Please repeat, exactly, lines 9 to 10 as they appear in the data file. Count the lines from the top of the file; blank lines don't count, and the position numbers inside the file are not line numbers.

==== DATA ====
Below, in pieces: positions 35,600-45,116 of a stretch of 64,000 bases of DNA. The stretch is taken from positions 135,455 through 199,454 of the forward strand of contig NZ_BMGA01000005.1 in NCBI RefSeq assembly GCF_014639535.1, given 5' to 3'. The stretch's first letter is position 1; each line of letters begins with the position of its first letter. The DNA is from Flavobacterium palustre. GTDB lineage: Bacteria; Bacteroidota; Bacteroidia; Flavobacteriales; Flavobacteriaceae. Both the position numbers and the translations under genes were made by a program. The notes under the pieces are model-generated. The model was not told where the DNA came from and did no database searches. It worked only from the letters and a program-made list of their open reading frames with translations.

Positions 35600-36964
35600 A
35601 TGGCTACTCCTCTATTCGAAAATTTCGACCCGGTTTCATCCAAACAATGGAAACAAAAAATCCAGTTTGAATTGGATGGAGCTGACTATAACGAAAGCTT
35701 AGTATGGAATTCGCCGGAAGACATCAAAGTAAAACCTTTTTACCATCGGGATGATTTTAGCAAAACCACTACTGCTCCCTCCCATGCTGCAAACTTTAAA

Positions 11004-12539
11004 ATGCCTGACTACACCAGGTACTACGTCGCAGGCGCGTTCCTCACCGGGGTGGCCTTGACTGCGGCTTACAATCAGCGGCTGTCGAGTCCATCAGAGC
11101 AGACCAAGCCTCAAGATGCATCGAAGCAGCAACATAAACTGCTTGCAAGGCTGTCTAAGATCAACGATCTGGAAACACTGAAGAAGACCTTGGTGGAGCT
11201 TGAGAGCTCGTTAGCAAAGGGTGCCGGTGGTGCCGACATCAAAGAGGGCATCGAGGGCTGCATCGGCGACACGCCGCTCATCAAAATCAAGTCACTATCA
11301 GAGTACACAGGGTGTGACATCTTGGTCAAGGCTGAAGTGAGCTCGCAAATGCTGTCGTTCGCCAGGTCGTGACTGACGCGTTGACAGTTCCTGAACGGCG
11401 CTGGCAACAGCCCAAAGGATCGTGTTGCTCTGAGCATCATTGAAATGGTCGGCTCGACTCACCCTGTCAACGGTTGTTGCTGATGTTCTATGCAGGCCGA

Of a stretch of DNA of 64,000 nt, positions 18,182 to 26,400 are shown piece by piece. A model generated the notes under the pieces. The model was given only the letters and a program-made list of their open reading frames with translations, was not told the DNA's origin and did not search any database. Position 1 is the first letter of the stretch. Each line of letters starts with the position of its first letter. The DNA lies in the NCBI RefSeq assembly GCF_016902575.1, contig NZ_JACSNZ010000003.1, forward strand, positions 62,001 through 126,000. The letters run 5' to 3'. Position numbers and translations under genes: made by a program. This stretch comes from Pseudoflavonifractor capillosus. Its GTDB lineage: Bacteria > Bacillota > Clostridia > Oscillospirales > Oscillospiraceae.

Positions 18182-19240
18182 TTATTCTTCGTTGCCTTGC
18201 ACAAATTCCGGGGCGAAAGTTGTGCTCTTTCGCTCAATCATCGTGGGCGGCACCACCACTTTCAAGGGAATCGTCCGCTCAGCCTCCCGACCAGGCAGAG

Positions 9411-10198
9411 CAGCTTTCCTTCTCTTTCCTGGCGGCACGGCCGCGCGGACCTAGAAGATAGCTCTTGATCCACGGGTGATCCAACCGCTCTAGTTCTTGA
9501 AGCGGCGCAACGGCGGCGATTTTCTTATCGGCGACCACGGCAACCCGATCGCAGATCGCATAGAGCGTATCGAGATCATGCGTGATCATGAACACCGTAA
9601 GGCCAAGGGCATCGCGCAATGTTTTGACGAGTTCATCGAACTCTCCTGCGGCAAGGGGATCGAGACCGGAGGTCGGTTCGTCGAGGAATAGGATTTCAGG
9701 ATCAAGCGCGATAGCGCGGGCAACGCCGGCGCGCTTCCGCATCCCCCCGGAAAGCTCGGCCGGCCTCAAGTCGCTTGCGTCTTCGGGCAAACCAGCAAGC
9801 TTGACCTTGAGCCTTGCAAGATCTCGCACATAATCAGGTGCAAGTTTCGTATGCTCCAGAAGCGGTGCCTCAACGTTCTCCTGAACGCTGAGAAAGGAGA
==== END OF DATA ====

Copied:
11201 TGAGAGCTCGTTAGCAAAGGGTGCCGGTGGTGCCGACATCAAAGAGGGCATCGAGGGCTGCATCGGCGACACGCCGCTCATCAAAATCAAGTCACTATCA
11301 GAGTACACAGGGTGTGACATCTTGGTCAAGGCTGAAGTGAGCTCGCAAATGCTGTCGTTCGCCAGGTCGTGACTGACGCGTTGACAGTTCCTGAACGGCG